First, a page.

How Major Corporations Reign Supreme over Farming in America.
While the Occupy Wall Street (OWS) movement’s spark has recently dimmed, they have successfully illuminated discrepancies about who is controlling our food system. The OWS movement stated that “corporations — which place profit over people, self-interest over justice, and oppression over equality — run our governments.”
They specifically indict Wall Street for the quandary the food system is currently experiencing and further state, “They have poisoned the food supply through negligence, and undermined the farming system through monopolization.” To see how our corporations currently control our food system, we must take a look at the major events that prompted their current reign. Agricultural policy as we know it did not exist until the 1930’s when it manifested as a part of Franklin D. Roosevelt’s New Deal. It was mostly constructed to address the financial strain experienced by the agriculture sector, and America in general, due to the Great Depression.
Two factors were considered to be the main contributor to agriculture’s predicament: overproduction and price volatility. To combat overproduction, farmers were encouraged to produce less by putting some of their farm land aside, which benefited land conservation as well. In doing so, they received a government payment, or subsidy. This continues today in the Conservation Reserve Program (CRP). To tackle price volatility, the government offered to store the farmer’s harvest if prices were low at harvest time. This allowed the farmer to wait until prices rose and then sell their harvest for a better price. Negative incentives were in place to encourage farmers to not overproduce perishables, such as milk. Here price support and supply management worked together to stabilize the agriculture industry.
Born a few years after the Depression in 1946, Henry “Hank” Paulson, would eventually become an indirect, but key player in America’s food system. First working for the Nixon administration and then making the move to the private sector obtaining a position at Goldman Sachs, a multinational banking and investment firm. In 1996, as globalization took root, the focus of the farm bill shifted to agricultural trade expansion, mostly on an International level.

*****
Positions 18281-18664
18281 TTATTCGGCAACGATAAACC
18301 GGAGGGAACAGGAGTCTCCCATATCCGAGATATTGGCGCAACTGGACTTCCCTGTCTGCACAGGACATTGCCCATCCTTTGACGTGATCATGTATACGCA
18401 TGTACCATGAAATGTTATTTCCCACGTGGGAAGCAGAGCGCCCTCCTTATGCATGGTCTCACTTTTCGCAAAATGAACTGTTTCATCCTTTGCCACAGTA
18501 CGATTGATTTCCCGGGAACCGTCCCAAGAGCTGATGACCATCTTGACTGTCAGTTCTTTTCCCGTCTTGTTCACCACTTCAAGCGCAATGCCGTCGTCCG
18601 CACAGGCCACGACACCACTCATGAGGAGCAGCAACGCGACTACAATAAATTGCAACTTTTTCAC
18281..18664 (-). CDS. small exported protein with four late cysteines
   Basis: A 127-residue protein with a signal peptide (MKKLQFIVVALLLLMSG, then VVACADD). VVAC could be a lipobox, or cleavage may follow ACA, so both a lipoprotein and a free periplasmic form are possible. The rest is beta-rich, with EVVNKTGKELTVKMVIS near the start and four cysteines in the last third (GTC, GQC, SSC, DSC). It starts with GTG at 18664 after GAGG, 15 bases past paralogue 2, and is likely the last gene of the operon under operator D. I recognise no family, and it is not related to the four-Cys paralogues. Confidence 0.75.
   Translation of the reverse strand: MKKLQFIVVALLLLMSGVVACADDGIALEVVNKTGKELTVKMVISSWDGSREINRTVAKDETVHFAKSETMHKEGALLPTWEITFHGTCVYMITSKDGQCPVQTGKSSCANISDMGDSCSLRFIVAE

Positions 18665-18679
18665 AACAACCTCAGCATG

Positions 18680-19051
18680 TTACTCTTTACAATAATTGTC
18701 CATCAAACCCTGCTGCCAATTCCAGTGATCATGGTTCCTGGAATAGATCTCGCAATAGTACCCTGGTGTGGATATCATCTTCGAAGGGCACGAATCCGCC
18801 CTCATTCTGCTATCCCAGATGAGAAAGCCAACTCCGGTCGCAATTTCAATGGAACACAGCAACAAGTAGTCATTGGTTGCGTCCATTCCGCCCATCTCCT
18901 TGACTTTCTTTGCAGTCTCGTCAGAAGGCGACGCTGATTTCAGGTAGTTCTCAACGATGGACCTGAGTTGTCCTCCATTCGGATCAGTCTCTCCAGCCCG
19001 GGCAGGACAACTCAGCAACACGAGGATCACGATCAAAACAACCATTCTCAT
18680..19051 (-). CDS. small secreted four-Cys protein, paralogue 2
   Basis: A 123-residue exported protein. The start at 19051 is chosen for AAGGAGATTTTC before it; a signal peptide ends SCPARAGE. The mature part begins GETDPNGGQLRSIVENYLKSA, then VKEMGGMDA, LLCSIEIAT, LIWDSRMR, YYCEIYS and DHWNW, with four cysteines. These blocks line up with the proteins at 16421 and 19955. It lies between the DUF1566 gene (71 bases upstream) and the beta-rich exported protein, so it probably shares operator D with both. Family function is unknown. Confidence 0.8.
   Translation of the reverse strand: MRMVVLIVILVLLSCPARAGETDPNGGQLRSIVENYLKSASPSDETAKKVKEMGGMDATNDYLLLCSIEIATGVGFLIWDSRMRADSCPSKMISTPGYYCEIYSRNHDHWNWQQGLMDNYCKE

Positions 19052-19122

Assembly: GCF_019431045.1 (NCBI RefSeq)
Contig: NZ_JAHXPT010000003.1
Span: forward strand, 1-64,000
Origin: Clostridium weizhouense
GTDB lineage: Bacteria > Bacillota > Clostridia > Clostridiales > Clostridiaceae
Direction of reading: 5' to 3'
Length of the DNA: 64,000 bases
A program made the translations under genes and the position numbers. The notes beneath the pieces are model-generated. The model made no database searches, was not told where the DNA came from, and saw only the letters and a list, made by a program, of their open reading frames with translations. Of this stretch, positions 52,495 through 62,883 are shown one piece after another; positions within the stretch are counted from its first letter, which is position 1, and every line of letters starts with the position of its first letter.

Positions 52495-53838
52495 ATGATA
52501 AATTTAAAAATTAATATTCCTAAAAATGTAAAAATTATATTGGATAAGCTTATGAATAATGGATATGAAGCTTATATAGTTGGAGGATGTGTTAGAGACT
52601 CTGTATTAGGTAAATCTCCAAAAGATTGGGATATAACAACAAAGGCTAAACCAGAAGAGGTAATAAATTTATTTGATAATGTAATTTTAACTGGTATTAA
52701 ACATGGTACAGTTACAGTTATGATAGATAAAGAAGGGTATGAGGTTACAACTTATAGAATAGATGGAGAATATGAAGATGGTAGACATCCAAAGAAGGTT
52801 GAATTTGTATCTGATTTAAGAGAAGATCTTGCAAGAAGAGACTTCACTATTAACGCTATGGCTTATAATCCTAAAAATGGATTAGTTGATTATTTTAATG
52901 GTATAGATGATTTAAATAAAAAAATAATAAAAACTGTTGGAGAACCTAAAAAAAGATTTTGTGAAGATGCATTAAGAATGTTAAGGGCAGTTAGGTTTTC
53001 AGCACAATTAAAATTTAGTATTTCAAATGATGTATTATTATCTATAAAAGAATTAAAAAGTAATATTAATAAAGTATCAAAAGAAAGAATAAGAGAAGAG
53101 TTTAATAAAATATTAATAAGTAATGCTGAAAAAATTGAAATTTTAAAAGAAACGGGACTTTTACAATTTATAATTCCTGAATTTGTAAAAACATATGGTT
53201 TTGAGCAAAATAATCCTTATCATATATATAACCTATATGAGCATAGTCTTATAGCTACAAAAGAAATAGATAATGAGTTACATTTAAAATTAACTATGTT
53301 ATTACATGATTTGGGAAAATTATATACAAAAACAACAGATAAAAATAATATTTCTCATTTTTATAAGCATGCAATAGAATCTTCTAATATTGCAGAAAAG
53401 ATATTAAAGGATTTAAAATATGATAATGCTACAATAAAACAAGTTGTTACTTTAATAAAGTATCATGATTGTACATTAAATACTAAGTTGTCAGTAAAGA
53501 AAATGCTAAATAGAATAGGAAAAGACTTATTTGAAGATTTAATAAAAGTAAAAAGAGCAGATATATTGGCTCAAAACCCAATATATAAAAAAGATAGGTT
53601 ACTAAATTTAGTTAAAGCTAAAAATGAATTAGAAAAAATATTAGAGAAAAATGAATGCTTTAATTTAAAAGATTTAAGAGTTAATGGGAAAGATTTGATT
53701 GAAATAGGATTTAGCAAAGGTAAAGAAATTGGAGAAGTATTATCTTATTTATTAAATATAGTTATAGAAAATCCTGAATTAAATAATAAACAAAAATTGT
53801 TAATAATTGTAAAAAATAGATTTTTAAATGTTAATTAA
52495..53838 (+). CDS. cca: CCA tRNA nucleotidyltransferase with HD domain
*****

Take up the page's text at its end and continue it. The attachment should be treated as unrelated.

To achieve this, farmers were encouraged to produce as much as they could, but would no longer receive government payments for setting aside land. This resulted in more farm land being farmed and more food being produced. However, farmers were unable to get fair prices for their harvest and foreign markets resisted doing business with America. The markets became flooded with too much food and farmers were unable to sell it.
To remedy this situation, Congress enacted a series of $20 billion emergency bailouts. In 2004, Henry Paulson, by then chief executive officer of Goldman Sachs, successfully lobbied for an exemption from the rule that investment and commercial banks do not have to keep money in reserves to cover unsuccessful trades. Now with excess money available, banks such as Goldman Sachs were able to place high risk bets in the form of “investments”. When the investments did not work out, these companies either went bankrupt (Lehman Brothers) or were bailed out by the US Government (Goldman Sachs.) This deregulation on Wall Street set in motion a domino effect of negative reactions. Internationally, our financial distress triggered global hunger rates to rise. Domestically, agricultural markets have become more volatile while market concentration increases; family farms are being assimilated by larger corporate ones.
Wall Street’s reaction to this has been to continue to pour billions of dollars into Washington via lobbying and campaign contributions that support their deregulatory agenda, especially since the passing, in 2010, of the Dodd-Frank Financial Reform Bill, designed to limit Wall Street’s current unrestrained power.
In 2006, Henry Paulson left his position as Chief Executive Officer at Goldman Sachs to once again work in the private sector as the 74th United States Secretary of the Treasury, just before its financial crisis. Here, it becomes clear that big business and the Government are linked. The line between corporations, Wall Street, and our Government is quite hazy, intertwined and often inappropriately crossed. The men who run major corporations are able to influence our government and able to affect decisions related to the farm bill.
These decisions usually benefit the corporations, leaving the farmers of America to pick up the pieces of a failing food system.
Ed: Kate Bartolotta.